In the modern, fast-paced society in which we live, it is sometimes nice to nostalgically look back on a time when life was simpler, slower and far less hectic! Still, while thinking back on a time when technology did not seem so pervasive may have some appeal, there are some aspects of returning to bygone days that can be quite troubling.

Unfortunately, we may be experiencing one of those troubling time reversals when it comes to the level of tooth decay in young children.  In a recent study, some pedodontists have reported that the levels of tooth decay are worse than they have been for approximately 40 years.

This is proving to be a major concern for a number of reasons.

The pain, discomfort and illness associated with poor oral health is one of the major reasons for missed school time in North America today. Unfortunately, this tends to have a negative impact upon academic performance as well.

When a child’s oral health is compromised, even if it is with their “baby teeth”, the impact can be felt on adult teeth that have not yet started to grow. That means the chance of such children maintaining their natural teeth for most of their lives is dramatically reduced.

The link between overall health and oral health is becoming increasingly well documented. You can be reasonably certain that the bacteria that are compromising the structure of your children’s teeth may also be affecting their overall health.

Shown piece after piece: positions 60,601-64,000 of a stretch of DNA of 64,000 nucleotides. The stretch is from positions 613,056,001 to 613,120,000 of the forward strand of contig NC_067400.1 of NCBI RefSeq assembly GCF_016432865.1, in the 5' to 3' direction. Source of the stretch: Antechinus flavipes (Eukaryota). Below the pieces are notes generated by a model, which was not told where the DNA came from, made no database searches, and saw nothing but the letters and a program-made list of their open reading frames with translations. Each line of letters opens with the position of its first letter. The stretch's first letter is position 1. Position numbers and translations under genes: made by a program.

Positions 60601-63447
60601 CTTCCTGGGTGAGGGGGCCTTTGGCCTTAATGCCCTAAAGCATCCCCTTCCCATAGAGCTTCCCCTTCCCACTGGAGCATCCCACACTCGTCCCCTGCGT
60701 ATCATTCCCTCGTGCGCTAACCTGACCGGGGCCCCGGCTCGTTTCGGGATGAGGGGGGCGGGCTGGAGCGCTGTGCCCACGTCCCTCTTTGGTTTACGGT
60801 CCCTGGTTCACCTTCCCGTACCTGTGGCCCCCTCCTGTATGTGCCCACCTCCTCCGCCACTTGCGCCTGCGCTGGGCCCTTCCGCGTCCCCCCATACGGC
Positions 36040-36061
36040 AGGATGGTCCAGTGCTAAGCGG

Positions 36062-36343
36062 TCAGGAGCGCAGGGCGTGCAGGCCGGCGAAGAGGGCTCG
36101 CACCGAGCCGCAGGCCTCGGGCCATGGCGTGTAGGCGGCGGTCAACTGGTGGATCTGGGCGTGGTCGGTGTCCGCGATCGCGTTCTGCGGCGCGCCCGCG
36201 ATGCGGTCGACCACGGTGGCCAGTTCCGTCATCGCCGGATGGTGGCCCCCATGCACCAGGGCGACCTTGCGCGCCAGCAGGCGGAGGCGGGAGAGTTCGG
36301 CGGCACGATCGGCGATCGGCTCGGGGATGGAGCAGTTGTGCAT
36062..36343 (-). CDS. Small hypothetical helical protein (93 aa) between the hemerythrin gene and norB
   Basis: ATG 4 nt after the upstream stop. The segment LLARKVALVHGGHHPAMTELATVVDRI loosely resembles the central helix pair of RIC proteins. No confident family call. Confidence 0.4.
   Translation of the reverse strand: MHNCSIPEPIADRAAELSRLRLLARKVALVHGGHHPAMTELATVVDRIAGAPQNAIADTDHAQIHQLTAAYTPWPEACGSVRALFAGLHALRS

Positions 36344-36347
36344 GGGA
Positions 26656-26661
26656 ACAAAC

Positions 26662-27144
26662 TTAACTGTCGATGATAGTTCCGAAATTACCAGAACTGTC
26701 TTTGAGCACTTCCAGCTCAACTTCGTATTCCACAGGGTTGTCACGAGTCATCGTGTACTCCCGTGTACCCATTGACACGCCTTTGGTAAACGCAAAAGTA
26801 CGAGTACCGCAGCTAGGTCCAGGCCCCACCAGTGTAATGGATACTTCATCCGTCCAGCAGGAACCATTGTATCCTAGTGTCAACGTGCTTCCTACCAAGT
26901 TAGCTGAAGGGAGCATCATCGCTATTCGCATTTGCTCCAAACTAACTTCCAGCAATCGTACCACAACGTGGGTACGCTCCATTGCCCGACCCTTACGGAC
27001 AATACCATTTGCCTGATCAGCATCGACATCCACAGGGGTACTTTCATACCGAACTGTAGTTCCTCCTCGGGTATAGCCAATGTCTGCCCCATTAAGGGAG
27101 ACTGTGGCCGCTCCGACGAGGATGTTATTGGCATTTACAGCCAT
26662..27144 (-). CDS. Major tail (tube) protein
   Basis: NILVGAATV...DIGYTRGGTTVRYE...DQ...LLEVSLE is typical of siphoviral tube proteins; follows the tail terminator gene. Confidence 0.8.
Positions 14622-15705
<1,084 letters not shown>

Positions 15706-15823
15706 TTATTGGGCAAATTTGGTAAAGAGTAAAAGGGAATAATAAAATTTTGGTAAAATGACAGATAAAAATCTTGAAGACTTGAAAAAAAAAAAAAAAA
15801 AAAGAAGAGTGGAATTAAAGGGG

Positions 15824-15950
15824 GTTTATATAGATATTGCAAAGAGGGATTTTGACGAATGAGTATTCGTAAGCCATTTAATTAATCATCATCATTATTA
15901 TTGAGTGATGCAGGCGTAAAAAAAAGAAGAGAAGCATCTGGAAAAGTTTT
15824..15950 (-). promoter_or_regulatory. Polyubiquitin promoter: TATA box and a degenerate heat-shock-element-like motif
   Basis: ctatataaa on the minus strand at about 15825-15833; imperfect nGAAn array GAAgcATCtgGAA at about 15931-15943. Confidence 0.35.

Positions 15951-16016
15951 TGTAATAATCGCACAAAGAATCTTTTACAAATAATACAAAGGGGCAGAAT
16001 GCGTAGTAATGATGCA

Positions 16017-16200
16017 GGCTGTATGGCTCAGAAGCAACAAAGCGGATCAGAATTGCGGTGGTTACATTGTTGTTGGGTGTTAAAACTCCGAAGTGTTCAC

Most surprisingly, the poor level of oral health may actually be affecting the length of wait times in hospitals. Children who require dental procedures to attempt to rectify their poor oral health are more likely to require sedation. That often means they need to attend at a hospital for treatment. The more children going to the hospital for preventable dental conditions, the longer wait times become for everyone!

Notice how we mentioned “preventable dental conditions”.  The pedodontists in this study attributed the increase in decay to a number of lifestyle developments. These include:

  • letting young toddlers drink sugary juices from a sippy cup;
  • removing fluoride from water, either at the city level or by drinking bottled water; and
  • allowing children to brush their own teeth unsupervised.

Truth is, parents need to be brushing the teeth of their children aged 6 and under. Young children simply lack the patience and coordination required to brush properly.

In fact, at Rideau Dental Centre, we recommend that parents continue to closely supervise their children at least until 9 years of age.  Allow your children the opportunity to do the first brushing themselves while you watch. Otherwise, they will never learn the proper technique. However, parents need to follow up with a proper brushing to ensure the removal of as much bacteria as possible.

The good news is that up until recently, the trend was that we had succeeded in reducing the levels of childhood tooth decay. While this trend has, sadly, been reversed, undoing some of the behavior that led to this reversal should get us back on track. For the sake of our children, it is a step we should all be willing to take. Because reducing the levels of childhood tooth decay is a health habit…and healthy habits lead to healthy lives.

Dr.  David Lui

Dental Surgeon